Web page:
TiVo’s brand new Roamio platform is about to get a whole lot “appier” thanks to the introduction of Opera’s Devices SDK, and the addition of the Opera TV Store, a means through which developers can offer HTML5 web apps to TiVo device owners. The new partnership will also give developers an SDK to build TiVo-specific apps for an app store the over-the-top services provider plans to launch later this year.
TiVo’s Roamio platform launched just last week, via a new family of DVR hardware devices that improve considerably on the amount of content that can be recorded, and there’s a new feature coming that allows live and recorded content streaming, even out-of-home, thanks to an upcoming feature that’s going to be introduced via an update (hence the “roam” pun).
While most of the update was focused around the hardware — adding more tuners and more storage to improve the core DVR experience — TiVo also improved several of the onboard apps, making them faster and more responsive. According to TiVo VP of Product Marketing Jim Denney, some of that improvement comes from switching to the Opera Browser for those apps. The Netflix and YouTube apps in particular, both of which are built on Opera, are a lot faster to open and use.
Already, Roamio devices offer up access to some pre-installed apps including Netflix, Hulu Plus, Pandora, Spotify and more, and it consolidates content from all of the above in addition to cable services when you’re searching for shows. The introduction of the Opera TV store, which TiVo is aiming to deploy early next year, will bring a whole catalogue of new HTML5-based apps to the service, broadening the type of app-based content users have access to exponentially.
Opera’s TV Store is already available on millions of shipping devices, and the Opera Devices SDK made its way onto over 25 million connected TVs in 2012 alone. That means that TiVo customers will be getting access to a platform that’s already mature when the Opera Store goes live on its devices; there won’t be any waiting while a new store is set up and curate the way there would be if TiVo had started from scratch.
TiVo also contends that the partnership will help it more quickly introduce new and improved pre-loaded software to its set-top DVRs, since Opera has become a key partner for big brands and service providers that are making the switch to HTML5 in order to gain more presence on connected home entertainment platforms.
Access to Opera TV Store content is a big value-add that should help TiVo’s Roamio price tags look more attractive to users who might otherwise feel like a Roku or Apple TV device could fit their needs. And if TiVo and others suspect that Apple is preparing to make a fresh foray into the living room, as has been recently rumored by none other than our own contributor MG Siegler, building as full-featured an offering as possible definitely explains the push to build a software ecosystem.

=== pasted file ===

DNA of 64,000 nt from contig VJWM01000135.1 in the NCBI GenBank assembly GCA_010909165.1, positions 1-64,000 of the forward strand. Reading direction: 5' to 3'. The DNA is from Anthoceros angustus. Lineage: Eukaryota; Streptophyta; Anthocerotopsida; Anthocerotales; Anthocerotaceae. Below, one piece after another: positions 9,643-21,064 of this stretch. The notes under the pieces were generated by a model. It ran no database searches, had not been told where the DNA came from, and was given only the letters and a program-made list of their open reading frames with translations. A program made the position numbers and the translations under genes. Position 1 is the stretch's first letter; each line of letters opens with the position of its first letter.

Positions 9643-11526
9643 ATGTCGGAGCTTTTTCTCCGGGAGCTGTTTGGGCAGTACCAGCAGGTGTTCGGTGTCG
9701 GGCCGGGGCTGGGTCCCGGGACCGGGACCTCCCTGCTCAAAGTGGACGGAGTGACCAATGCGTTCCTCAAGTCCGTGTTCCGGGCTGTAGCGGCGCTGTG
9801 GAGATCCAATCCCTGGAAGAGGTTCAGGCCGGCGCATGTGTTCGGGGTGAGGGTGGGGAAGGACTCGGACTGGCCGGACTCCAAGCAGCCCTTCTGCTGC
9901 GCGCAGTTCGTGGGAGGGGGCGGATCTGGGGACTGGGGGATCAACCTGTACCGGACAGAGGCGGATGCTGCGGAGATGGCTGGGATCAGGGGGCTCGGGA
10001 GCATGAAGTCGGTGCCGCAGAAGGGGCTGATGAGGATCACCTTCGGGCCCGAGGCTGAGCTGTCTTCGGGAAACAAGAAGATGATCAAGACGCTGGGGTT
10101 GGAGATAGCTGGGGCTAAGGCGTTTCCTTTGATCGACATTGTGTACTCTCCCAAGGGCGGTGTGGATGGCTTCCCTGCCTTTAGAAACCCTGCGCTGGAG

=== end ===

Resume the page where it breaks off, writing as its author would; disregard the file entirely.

TiVo is officially taking the wraps of its latest family of DVRs today dubbed “Roamio”, which appear to be replacing the company’s high-end Premiere offerings. In addition to inking some new deals with cable providers and redesigning its interface, TiVo is adding a ton of features with the new boxes, including a number of streaming options and support for the DIAL protocol (the same one used by Chromecast) for streaming and controlling apps like Netflix from mobile devices. It is also moving to a new HTML5 engine for a smoother native app experience and introducing an “out-of-home” streaming feature that will launch for iPhone and iPad later this year:
Coming very soon, out-of-home streaming will allow subscribers to stream TV and recorded shows to your iPad® or iPhone®. The built-in TiVo Stream feature allows users to connect to their Roamio over Wi-Fi and watch recordings and cable channels almost ANYWHERE… Streaming is restricted to a limited number of devices owned by the TiVo subscriber. Due to content provider restrictions, not all content can be streamed out of home and some content may only be streamed while a mobile device is on the same local network as the subscriber’s DVR. Mobile devices sold separately.
The TiVo Roamio DVR Series includes three models: TiVo Roamio ($199.99), TiVo Roamio Plus ($399.99) and TiVo Roamio Pro ($599.99). Roamio features four or six tuners and unprecedented storage (ranging from 75 hours to 450 hours of HD content). It ensures subscribers never miss a show again and have plenty of space for recordings. The improved speed and performance of TiVo Roamio also includes integrated wireless and TiVo Stream functionality in certain models… The TiVo Roamio can be purchased today online at TiVo.com, Amazon.com or BestBuy.com and in Best Buy stores in the coming weeks.
Just launched this week, Kickfolio is a new HTML5-based platform that allows developers to test and share builds of their iOS apps in the browser. Developers simply upload a zipped version of their app (no SDKs or changing code), and the service spits out a link to a private test page displaying an interactive HTML5 and CSS version of the app controllable by mouse and keyboard in portrait or landscape. Testers will also be able to leave feedback and interact with testers in a comment section on the page. Kickfolio has an example of the Angry Bots iOS app from Unity Technologies on its website here.
A pro version of the service also includes a feature to embed apps that allows users to insert the interactive apps in press releases, websites, and elsewhere. The company has a 15-day free trial available, but is also offering pricing ranging from $50 a month for one to two apps to $300 a month for unlimited apps. You can learn more and create an account on the company’s website here.
A demo from Kickfolio of an iPhone app running inside a browser on Samsung’s Galaxy Nexus is below: